TD: It was weird because part of me was like, “Okay, people need music right now,” because I know once we canceled everything and I was just sitting in the house like staring at the wall just kind of like reading all the bad news that was constantly out, like I really got depressed and s—. So, I felt like people needed music. And I didn’t really know how it was going to go, but I was like, “I can always release more music if it doesn’t go well,” and it did well. I feel like, obviously it would have been different if people would have been able to experience it at shows and stuff like that. But the overall reception at first, it doesn’t really bother me in the way of if it doesn’t click super heavy at first because “Falling” didn’t either. “Falling” was like a year old before people even heard it. It’s weird how it happened. I think it would have been different for sure. The reception would have been different because when I was making the project. I was imagining a lot of it in a live setting. So I did a lot of live, bass sounds and stuff like that.

    buzz: Well, now you get perform live, so that’s good!

    TD: Hell yeah! I’m excited.

    buzz: Let’s talk about some of your big-name collabs, like BLACKBEAR and Selena Gomez are on that list. How did that happen, and how did it feel to collab with those people?

    TD: It was dope. It was really dope, like BLACKBEAR, before I even released “Falling,” I guess he had heard it because we kind of have the same label a little bit. He had heard it, and he liked it a lot, and then he’s just been like kind of supporting ever since. It was just really cool because I was hooked on his music. He was like super dope, and in person, like sometimes you meet people and they’re a——-, but he’s super, super nice, like he’s such a sweet guy. And then, Selena, that was just really cool because when we were making “Past Life,” I was like, “Yo, Selena would sound so sick on this,” and she had just released her album right before that, and I was listening to it a lot. And so I just kept saying that. And then, I think my A&R like came to the studio at one point, and I had said that, and I didn’t really think about it that much. And then I was at the airport, like a month or two later, before dropping like the album and heading to Houston. And, he called me and he was like, he’s like, “Hey, I’m about to send you something,” and I’m like “Okay, cool,” and then… That s— was so sick.

    buzz: So was that originally you reaching out to her then?

    TD: No, I just said it, and then it just happened. It was so sick. I just tapped into how I felt, and I was like pacing the airport. I was lowkey looking like a weirdo. And it was all demo vocals and everything, too, so it was really cool. I was just really excited, and people were just like, “What is this guy doing?” And then Julia Michaels, we linked up at the studio, and that was like the first session that I got to do with another person. Zoom sessions suck a–. I hate them so much. But, I got to link with her and Jason Evigan, and we just wrote the song together, and it was just really fun.

    buzz: Was there anything from those artists that you picked up on, or did you learn any tips that you’re going to use in the future?

    TD: Yeah, I mean, BLACKBEAR, I grew up listening to him a lot, so the inspiration in general. And then Selena, just the way she carries herself as a person –– she’s really inspiring. And then Julia, songwriting-wise, is like insane. She’s very particular about the way she does things, like intentional.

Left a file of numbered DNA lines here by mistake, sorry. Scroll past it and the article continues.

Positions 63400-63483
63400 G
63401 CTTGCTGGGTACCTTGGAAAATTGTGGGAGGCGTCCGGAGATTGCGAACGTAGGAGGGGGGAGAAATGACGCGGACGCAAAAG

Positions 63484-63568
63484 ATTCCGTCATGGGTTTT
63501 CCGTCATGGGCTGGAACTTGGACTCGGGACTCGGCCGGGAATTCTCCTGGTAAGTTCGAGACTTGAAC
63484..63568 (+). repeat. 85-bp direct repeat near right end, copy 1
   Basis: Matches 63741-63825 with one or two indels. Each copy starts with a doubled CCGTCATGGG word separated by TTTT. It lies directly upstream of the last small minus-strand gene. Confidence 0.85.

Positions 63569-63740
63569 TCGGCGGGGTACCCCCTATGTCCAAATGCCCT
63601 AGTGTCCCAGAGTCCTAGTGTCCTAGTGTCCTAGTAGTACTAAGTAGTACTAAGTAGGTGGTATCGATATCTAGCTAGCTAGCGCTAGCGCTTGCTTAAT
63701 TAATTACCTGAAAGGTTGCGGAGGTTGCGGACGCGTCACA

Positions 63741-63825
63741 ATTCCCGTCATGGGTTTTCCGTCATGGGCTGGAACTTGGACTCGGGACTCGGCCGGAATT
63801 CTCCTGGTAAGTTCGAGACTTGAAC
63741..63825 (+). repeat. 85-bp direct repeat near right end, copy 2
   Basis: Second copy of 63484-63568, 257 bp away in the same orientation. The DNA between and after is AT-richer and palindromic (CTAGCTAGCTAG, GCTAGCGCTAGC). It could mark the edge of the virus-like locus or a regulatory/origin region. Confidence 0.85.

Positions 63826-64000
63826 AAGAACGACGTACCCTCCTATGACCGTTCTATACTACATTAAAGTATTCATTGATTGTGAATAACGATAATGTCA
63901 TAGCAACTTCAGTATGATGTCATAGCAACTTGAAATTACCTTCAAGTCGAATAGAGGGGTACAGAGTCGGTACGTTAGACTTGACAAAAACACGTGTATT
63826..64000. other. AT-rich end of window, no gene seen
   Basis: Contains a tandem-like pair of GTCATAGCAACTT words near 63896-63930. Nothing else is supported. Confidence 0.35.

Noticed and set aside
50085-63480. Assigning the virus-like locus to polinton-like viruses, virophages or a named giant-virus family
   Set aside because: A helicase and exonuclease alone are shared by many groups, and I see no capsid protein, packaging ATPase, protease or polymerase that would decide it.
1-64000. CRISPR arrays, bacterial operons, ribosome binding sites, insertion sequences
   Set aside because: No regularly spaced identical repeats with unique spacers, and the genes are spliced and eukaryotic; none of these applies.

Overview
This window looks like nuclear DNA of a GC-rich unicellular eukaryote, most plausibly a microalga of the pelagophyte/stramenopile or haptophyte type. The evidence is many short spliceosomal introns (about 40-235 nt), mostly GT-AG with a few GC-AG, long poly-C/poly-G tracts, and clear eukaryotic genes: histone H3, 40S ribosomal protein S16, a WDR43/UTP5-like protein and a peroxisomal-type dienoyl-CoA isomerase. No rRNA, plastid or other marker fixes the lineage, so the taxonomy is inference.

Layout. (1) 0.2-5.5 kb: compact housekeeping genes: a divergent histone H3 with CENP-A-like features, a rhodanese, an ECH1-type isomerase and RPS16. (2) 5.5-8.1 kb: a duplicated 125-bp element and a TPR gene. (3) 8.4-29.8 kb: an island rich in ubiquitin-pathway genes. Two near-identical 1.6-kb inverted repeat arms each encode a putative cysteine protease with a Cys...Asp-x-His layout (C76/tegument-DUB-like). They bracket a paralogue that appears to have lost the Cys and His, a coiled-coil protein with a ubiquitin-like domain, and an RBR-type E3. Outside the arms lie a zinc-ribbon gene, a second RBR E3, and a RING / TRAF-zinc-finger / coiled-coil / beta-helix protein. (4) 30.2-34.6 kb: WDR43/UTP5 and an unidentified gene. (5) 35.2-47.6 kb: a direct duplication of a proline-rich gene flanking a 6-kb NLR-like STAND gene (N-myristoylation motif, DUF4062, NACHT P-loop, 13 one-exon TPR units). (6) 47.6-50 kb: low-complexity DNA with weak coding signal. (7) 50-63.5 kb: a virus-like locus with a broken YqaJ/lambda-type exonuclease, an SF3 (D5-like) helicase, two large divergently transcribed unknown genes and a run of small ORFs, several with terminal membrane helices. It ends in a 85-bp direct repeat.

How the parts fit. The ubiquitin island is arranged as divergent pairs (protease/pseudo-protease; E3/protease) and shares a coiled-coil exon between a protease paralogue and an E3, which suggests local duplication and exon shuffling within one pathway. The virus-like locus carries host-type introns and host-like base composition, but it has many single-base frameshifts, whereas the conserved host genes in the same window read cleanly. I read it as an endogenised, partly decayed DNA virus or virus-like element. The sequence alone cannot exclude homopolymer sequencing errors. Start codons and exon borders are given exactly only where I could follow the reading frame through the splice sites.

buzz: Looking ahead to your performance, what can fans expect?

    TD: It’s definitely the biggest show that we’ve ever played, and it’s the first show in a year. I hope I’m not nervous. I don’t think I will be, but we put a lot of effort into making this set interesting and everything. So, I’m really excited about it. This is probably the most excited I think I’ve ever been about a show. And just to get out of the house and s—, like everybody is finally being let loose a little bit. I hope the Delta thing is figured out, but yeah I’m just really excited. I think people are really gonna like the rises and falls and all the interesting twists we did. It’s really fun to me. I’ve never been this happy with the way this set lives and sounds, and I’ve never been this confident in the way that the show’s gonna go.

    buzz: And lastly, could you could share maybe what you’re working on or what people can look forward to in the future from you?

    TD: I turned this music in like forever ago, and I’ve just been saying “soon” online because I can’t really say a day because it’s been held up for whatever reason. But, yeah so I have this, it’s not even a full album –– it’s like eight songs. But it’s music that I made over COVID in quarantine, and they’re just like crazy, one way or the other in my headspace, so it may not flow that well, but my headspace didn’t flow that well last year either. So some of it was just like, weird songs that I never do, just having fun with my friends. Some of them were just like listening to Lil Wayne and s—. We were like, “Damn, he’s got bars. I’m gonna try to spit some bars or whatever.” Some of them are really fun and some of them are just like, you know, the other way.

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    About the Contributor
    Carolina Garibay, buzz Editor
    Greetings! I'm Carolina, and I'm a junior studying journalism with minors in public relations, Spanish and psychology. I've been writing for buzz since my freshman year, and I'm so excited to be buzz editor and further explore all that the CU community has to offer. I love to write about cool people, music, Harry Styles and Taylor Swift, so if any of these interest you, drop me an email! Be sure to check out our radio show, "What's the buzz?" on WPGU 107.1! [email protected]